Those in the headline-scribbling business know that their work should be short, to-the-point, and as accurate as possible. While the headline for this blog entry qualifies on the first two fronts, a more accurate—though far longer—headline would read:
Beware DVD copying software because unless you go with well-known applications (which are, for the most part, free), you’re likely to pay for something held together with spit and duct tape
And you can see how that might be a problem.
Regardless, this entry was prompted by reader Victor, who (mostly) wrote:
Do you know anything about [website name], makers of [DVD copying application for Macintosh]?
And while I’ve taken care to not name names, I can respond, in a very general way, that unless the software’s name is Handbrake or MacTheRipper and its intended purpose is to strip DVDs of their copy protection so that you can make a back-up copy or convert the DVD to a form playable on your iPod, iPhone, computer, or Apple TV, you would be well advised to avoid it. It’s like this:
People the world over want to archive their DVDs. The less technical among them are unaware of tools like Handbrake and MacTheRipper and so do what anyone wanting information on Subject X does. They hit Google and enter a search phrase such as “DVD copy Mac.”
And when they do, they find entry after entry for moderately priced tools that purport to copy DVDs. Invariably the website selling this stuff is fairly generic as is the software’s “box art.” Glance at the website and, dollars-to-doughnuts, you’ll discover a good half-dozen ripping/encrypting tools for sale. (You also find that none of these half-dozen applications are listed by such reputable software sites as VersionTracker and MacUpdate.) Dig a little deeper—read the contact info, for example—and you’ll encounter the finest phrases Chinglish has to offer.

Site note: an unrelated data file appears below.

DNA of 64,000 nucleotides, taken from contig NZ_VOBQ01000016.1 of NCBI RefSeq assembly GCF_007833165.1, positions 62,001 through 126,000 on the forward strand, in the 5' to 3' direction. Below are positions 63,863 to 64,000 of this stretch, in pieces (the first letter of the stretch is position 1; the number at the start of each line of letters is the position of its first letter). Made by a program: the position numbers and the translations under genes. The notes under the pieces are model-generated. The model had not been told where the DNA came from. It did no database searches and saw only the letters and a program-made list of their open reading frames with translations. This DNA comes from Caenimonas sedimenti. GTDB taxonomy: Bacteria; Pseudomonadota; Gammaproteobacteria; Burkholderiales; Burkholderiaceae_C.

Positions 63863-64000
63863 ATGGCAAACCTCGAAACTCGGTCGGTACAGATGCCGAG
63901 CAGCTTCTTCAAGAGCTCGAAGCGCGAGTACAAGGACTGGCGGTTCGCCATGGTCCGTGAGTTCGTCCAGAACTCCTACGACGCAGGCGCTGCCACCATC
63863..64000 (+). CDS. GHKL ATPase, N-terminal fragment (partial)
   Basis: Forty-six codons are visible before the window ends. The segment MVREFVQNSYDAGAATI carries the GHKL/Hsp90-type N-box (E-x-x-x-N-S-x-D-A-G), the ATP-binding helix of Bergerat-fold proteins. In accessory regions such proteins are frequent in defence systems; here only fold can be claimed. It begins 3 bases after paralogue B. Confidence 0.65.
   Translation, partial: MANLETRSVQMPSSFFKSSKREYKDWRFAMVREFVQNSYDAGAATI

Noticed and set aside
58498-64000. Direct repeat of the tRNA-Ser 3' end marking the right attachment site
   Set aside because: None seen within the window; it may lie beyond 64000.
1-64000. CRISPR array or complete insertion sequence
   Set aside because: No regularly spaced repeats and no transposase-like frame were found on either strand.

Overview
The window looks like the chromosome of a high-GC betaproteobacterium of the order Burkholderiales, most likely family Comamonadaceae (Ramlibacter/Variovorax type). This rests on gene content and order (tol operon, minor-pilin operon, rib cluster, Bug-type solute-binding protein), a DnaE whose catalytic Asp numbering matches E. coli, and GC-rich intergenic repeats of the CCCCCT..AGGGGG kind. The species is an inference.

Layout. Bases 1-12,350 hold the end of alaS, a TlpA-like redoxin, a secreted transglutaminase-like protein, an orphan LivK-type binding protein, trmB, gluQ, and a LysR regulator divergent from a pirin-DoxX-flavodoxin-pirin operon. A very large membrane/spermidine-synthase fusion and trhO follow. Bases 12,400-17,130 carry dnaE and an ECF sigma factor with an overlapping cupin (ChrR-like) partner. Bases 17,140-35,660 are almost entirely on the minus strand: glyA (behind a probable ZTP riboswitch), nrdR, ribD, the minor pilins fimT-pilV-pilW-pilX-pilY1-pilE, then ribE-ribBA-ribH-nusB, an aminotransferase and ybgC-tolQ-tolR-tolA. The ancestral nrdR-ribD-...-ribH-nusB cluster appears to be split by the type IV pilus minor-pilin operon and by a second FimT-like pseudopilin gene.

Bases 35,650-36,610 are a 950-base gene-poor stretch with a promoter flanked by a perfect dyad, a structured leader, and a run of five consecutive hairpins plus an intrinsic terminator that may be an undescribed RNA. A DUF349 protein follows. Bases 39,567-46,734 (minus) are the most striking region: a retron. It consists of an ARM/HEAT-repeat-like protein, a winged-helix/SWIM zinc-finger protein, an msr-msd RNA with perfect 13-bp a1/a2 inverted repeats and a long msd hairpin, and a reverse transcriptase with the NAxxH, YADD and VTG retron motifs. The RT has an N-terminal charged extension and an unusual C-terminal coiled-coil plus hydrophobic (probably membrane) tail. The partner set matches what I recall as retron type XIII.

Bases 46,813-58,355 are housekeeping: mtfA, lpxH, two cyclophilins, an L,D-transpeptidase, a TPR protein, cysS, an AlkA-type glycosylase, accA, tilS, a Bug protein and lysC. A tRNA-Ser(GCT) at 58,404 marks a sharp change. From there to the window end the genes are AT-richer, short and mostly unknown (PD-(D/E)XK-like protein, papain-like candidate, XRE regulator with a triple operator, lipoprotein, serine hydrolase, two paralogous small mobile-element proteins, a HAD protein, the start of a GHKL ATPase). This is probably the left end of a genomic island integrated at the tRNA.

I’ve taken the time to dash about the web collecting the feedback I can find on such software and the results are anything but encouraging. Applications are half-baked, support non-existent, and refunds? It is to laugh.
(And no, of course I’m not talking about tools from Roxio or Techspanion’s Visual Hub, which are designed to work with unprotected DVDs and other media.)
So yes, Victor, I do know something about [website name], makers of [DVD copying application for Macintosh].